Shaffer, Climate Adaptation Strategy

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Mark Shaffer, Climate Adaptation Strategy

Text of Shaffer, Climate Adaptation Strategy

  • A Partnership of U.S. Federal, State and Tribal Fish and Wildlife Agencies with support from the Association of Fish & Wildlife Agencies Shared solutions to protect shared values 1 Photos: Chase Fountain, James Jordan, George Andrejko www.wildlifeadaptationstrategy.gov
  • National Fish, Wildlife and Plants Climate Adaptation Strategy A framework for coordinated action by multiple partners to reduce risks and impacts of climate change on U.S. natural resources and the people that depend on them. 2
  • Strategy Development Response to: 1.Impacts to resources we depend on 2.Respond to calls for action 3.Need for coordination Led by FWS, NOAA, & the States 1.Intergovernmental Steering Committee 2.Management Team 3.Technical Teams 3
  • Linkages with Other Efforts The NFWPCAS builds on and complements existing efforts by federal, state, tribal and other entities 4 Federal Adaptation Plans National Climate AssessmentNational Climate Assessment Fresh- water Action Plan Fresh- water Action Plan National Ocean Policy National Ocean Policy Fish Wildlife & Plants Strategy Fish Wildlife & Plants Strategy
  • Strategy Release Final Strategy Released 3.26.2013 Federal Register Announcement 4.1.2013 Notification to partners and stakeholders 5
  • Reactions and Impacts High media interest Website traffic Conference presentations Two public webinars
  • Strategy Implementation 1. Five to ten-year time horizon 2. Agencies and partners incorporate appropriate elements of Strategy in their plans and actions 3. Intergovernmental Working Group to Promote Implementation Result: Effective, well coordinated action by many partners at across scales that increases resiliency and adaptation www.wildlifeadaptationstrategy.gov 7
  • Goals of the Strategy 1. Conserve and connect habitat 2. Manage species and habitats 3. Enhance management capacity 4. Support adaptive management 5. Increase knowledge and information 6. Increase awareness and motivate action 7. Reduce non-climate stressors 8 7 Goals 22 strategies 100+ actions Progress Lists Case studies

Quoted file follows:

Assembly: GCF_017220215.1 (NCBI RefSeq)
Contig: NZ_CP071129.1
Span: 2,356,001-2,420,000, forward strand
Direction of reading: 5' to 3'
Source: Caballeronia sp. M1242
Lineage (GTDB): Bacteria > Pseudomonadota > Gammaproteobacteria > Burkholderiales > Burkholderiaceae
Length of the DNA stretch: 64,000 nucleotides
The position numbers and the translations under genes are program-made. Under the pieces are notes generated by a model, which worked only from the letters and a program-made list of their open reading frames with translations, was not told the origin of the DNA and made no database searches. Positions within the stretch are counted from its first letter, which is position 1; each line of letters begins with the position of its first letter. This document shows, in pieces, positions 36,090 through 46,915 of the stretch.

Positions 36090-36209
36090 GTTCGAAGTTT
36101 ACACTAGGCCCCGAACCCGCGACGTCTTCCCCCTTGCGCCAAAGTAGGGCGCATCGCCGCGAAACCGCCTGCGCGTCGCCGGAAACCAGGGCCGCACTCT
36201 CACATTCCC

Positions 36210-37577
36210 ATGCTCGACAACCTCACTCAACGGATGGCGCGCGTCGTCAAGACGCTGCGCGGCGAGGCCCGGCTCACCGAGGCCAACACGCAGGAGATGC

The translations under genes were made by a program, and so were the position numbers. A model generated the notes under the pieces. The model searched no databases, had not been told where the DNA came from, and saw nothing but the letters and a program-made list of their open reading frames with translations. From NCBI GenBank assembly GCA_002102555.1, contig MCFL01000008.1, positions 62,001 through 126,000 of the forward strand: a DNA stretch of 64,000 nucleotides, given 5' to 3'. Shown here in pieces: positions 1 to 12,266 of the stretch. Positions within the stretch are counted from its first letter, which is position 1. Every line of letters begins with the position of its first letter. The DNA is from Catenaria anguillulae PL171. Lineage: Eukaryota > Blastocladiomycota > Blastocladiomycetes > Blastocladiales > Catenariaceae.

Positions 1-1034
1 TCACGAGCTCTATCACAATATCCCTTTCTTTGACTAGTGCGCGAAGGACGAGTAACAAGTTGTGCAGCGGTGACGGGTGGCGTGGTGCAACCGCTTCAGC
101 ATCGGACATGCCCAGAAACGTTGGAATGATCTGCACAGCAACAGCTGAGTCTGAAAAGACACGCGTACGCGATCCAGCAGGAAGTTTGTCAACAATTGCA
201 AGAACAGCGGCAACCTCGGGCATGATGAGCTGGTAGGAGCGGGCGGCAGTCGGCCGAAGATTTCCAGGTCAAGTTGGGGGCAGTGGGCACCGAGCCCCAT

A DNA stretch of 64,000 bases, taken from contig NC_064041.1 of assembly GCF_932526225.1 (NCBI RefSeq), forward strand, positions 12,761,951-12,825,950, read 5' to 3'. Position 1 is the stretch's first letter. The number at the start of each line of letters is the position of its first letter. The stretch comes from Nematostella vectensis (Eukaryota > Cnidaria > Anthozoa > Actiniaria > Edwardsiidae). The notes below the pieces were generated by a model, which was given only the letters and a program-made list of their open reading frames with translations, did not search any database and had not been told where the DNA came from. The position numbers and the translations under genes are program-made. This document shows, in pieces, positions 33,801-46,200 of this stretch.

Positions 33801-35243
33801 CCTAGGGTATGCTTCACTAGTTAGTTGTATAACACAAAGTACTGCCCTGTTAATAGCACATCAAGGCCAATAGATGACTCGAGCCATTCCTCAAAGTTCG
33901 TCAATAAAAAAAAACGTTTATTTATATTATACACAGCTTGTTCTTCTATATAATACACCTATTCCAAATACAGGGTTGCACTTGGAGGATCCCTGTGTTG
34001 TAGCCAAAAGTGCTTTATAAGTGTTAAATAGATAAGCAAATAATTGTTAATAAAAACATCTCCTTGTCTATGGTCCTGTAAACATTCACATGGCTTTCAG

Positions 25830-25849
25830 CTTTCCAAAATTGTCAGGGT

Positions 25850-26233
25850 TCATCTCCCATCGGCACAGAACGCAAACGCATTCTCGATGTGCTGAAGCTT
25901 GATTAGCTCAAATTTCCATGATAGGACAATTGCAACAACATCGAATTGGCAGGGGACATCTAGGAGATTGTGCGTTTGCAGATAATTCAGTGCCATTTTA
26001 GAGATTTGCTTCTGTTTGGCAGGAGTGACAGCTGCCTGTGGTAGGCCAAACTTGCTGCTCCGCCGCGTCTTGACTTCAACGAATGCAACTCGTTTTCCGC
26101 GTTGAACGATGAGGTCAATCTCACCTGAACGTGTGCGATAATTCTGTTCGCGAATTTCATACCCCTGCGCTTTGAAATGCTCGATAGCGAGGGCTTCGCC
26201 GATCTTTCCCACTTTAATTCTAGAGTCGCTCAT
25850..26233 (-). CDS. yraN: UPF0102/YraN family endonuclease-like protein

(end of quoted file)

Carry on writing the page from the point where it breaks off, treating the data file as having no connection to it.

• What You do is Really Important 9 1. Closest thing to geographically/taxonomically complete systematic conservation planning in U.S. 2.Reviewed at reasonable interval (10 yrs) 3.Most appropriate level of government to influence local/regional land use planning and decision-making 4.Demonstrated ability to target funding (public and private) to the right places 5.Continued relevance requires treating climate change 6.Consistency = power
  • Strategies: 1.Identify priority conservation areas 2.Protect these areas to build network 3.Restore habitat for resilience 4.Improve ecological connections 10 Role for State Wildlife Action Plans: 1.Identify priority conservation areas 2.Identify priority restoration areas 2. Identify priority connectivity needs/areas
  • Strategies 1.Update species and habitat plans 2.Apply climate-smart management 3.Conserve genetic diversity 11 Role for Action Plans Biggest species/habitat plan of all #1 Role model for other plans 2.1.1. Integrate climate change in revision
  • Strategies 1.Increase professional capacity 2.Facilitate coordinated response 3.Review legal and policy frameworks 4.Optimize use of funding programs 12 Role for Action Plans 3.2.3. Integrate individual agency programs Within state Within region (via LCCs, etc.)
  • Strategies 1.Slow and reverse habitat loss 2.Reduce ecosystem degradation 3.Address threats of invasive species 4.Reduce destructive capture practices 13 Role for Action Plans 1.Support 7.1 by identifying spatially explicit conservation priority areas
  • Action Plans AND LCCs 14 Major role for LCCs in implementation as convener Major role for action plans as pilot
  • Partners: Washington Department of Fish & Wildlife, Bureau of Indian Affairs, Animal & Plant Health Inspection Service, U.S. Department of Defense, Bureau of Land Management, Bureau of Reclamation, Northwest Indian Fisheries Commission, National Park Service, California Department of Fish & Game, Council on Environmental Quality, U.S. Geological Survey, U.S. Environmental Protection Agency, North Carolina Wildlife Resources Commission, Natural Resources Conservation Service, New York, Division of Fish, Wildlife & Marine Resources, U.S. Army Corps of Engineers, Farm Service Agency, Tulalip Tribe, U.S. Forest Service, Great Lakes Indian Fish & Wildlife Commission, Georgia Department of Natural Resources, Florida Fish and Wildlife Conservation Commission, West Virginia Division of Natural Resources, Maryland Department of Natural Resources, Wildlife and Heritage Service, Massachusetts Division of Fisheries and Wildlife, Yakama Nation, Wisconsin Department of Natural Resources, California Department of Forestry and Fire Protection, Texas Parks and Wildlife Department, New Jersey Division of Fish and Wildlife, Nevada Department of Wildlife, Oregon Department of State Lands, Pennsylvania Fish and Boat Commission, Miccosukee Tribe, Columbia Intertribal Fish Commission, Connecticut Department of Environmental Protection Inland Fisheries Division, Passamaquoddy Tribe at Pleasant Point Shared solutions to protect shared values 15 Photos: Chase Fountain, James Jordan, George Andrejko
  • Shared solutions to protect shared values 16 Photos: Chuck Olsen, Tom Woodward, Jane Pellicciotto, Lynette Schimming www.wildlifeadaptationstrategy.gov